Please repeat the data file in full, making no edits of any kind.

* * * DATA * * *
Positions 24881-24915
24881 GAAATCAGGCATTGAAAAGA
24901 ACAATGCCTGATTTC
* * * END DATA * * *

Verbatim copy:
Positions 24881-24915
24881 GAAATCAGGCATTGAAAAGA
24901 ACAATGCCTGATTTC